One of my favorite things to hear is people tell of their salvation experience. I love listening to the stories of how God worked in their lives and brought them to the cross.
In fact, during this year’s anniversary Sunday for Countryside, I asked for people to share their salvation experience. Of the 10-12 people that stood up and spoke, several had long back stories of how God worked in their life for months or even years before bringing them to the moment of the realization of the need for a Saviour and the moment of saving faith. The testimonies were varied, but there was one thing mentioned by everyone besides Jesus Christ, and that was sin. Some spoke of particular sins they had committed, and others brought up the subject in a general sense, but everyone mentioned sin.
A few weeks later I was talking to a friend, and she explained to me that she wasn’t growing spiritually anymore. She complained that the sermons at her church; although they made her feel good, they did not give her any “spiritual meat” and she was stagnating in her Christian life. I explained to her that church is not the only place for a Christian to get some “spiritual food.” I stressed the importance of personal Bible study and talked about different Bible study methods.
She asked me if she should read books outside of the Bible. I told her it was a good idea, but we should weigh everything on the scale of the Word of God. The Bible is the ultimate and final authority. I suggested to her finding authors from the 1700-1800s.
She giggled at that suggestion and said, “Can we really get anything relevant for today reading things two and three hundred years old?”
“Is the Bible relevant to today?”
“Okay, I get your point.”
About a month later she calls me, tells me she has been reading her Bible every day and has been reading Spurgeon, Edwards, and Finney (preachers from the 1700 and 1800s).
“I think I’ve grown more as a Christian the last month than I have the last ten years combined.”
“I’ve made it a point to read the Bible every day without fail, and these preachers; they are amazing!”
“Why are they so amazing?”
“It seems like every sermon is filled with sin. They talk about sin, and then they explain God’s grace and mercy. There were things down in my heart I didn’t even realize that were there. Their writings have opened my eyes on my own relationship with God and have led me to confess sin, get some bad things out of my life and some good things in; I am growing as a Christian. By seeing my sin, I can see the wonderfulness of Christ even more.”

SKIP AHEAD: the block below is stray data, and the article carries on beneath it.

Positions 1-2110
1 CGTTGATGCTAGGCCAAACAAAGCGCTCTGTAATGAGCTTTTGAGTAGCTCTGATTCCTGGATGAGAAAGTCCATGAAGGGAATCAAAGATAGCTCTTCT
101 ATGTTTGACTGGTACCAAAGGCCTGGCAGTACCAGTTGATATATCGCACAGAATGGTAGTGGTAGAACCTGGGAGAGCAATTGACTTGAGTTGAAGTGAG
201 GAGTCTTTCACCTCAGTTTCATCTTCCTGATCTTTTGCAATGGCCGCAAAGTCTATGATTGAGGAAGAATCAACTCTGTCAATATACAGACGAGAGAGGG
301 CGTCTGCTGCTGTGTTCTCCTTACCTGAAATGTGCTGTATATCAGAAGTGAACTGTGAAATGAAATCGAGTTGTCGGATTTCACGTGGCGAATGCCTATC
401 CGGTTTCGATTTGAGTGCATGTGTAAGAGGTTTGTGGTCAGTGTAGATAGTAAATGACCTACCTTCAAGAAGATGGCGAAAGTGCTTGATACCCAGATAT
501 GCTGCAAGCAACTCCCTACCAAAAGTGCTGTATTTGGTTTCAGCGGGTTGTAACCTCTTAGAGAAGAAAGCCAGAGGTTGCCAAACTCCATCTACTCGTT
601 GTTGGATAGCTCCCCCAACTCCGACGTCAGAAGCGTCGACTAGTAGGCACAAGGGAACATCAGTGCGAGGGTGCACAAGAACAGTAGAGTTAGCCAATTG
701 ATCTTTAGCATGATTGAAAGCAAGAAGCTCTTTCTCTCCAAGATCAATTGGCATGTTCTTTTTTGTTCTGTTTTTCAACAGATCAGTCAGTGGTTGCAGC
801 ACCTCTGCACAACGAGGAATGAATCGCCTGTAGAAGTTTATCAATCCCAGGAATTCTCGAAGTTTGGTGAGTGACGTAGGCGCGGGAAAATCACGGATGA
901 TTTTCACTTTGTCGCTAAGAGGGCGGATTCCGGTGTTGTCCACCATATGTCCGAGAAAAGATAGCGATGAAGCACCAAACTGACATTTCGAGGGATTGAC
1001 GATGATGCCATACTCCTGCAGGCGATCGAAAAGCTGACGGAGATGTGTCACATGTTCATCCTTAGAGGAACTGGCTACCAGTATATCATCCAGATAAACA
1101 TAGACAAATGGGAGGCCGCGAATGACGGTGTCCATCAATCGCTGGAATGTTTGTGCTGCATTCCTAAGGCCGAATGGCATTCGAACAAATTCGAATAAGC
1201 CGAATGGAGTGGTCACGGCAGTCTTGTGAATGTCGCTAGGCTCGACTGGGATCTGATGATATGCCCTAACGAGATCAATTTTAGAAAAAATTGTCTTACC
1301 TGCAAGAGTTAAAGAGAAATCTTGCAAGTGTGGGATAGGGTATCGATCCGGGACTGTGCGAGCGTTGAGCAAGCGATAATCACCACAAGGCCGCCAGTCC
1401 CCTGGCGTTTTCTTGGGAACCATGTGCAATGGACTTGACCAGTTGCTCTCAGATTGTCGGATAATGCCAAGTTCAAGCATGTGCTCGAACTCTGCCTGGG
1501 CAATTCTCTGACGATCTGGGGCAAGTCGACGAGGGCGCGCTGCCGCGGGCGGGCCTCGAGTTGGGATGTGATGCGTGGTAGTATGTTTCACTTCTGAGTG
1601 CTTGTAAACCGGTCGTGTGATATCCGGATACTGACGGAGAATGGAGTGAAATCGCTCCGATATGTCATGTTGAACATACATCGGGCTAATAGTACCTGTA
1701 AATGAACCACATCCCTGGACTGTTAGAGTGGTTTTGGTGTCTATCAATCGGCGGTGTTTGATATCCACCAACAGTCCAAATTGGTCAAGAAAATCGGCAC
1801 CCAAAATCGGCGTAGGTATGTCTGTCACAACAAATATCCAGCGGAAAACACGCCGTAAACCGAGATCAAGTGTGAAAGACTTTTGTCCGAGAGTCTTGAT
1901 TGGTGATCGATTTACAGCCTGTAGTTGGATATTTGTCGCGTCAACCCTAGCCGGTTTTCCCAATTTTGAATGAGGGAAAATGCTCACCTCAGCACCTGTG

We talked awhile longer, but back to this week’s topic.
When was the last time you heard a sermon about a particular sin or sin in general?
Jesus says, “For every one that doeth evil hateth the light, neither cometh to the light, lest his deeds should be reproved” (John 3:20). Notice – no one comes to the light of God without his deeds being reproved. Jesus is making it clear – no one comes to God without acknowledging their sin.
Both the gospels of Matthew and Mark record that the major thrust of Jesus’ preaching was repentance (Matthew 4:17; Mark 1:14-15). In a conversation in Luke, Jesus repeats himself; twice in three verses He says, “I tell you, Nay: but except ye repent, ye shall all likewise perish” (Luke 13:3-5). If Jesus put such an importance on repentance, by default He has to put an emphasis on sin. Without sin, there is nothing to repent of.
Puting it together; no one can come to God unless their deeds are reproved, and Jesus’ message was repent or perish. How important is it then for people to have an understanding of sin?
The angel told Joseph the baby Mary was expecting is the Son of God who was coming to save people from their sins (Matthew 1:20-21). Jesus did this by shedding His blood on the cross. He is the Lamb of God, the sacrifice for the sins of the world. Salvation comes when an individual places their faith in Jesus and His blood as the only thing that can save them. This saving faith will bring an attitude of repentance within one’s heart – a desire not to commit sin.
The preaching of sin, through the spoken or written word, is vital to salvation and, as my friend showed, the living and growth of the Christian life. Have you heard any preaching on sin lately?
Preacher Johnson is pastor of Countryside Baptist Church in Parke County Indiana. Email: email@example.com. Website: www.preacherjohnson.com. E-book: http://www.amazon.com/dp/B00TUJTV2A If you email, inform me where you have seen Preacher’s Point. Viewpoints expressed in the article are the work of the author. The Daily Advocate does not endorse these viewpoints or the independent activities of the author.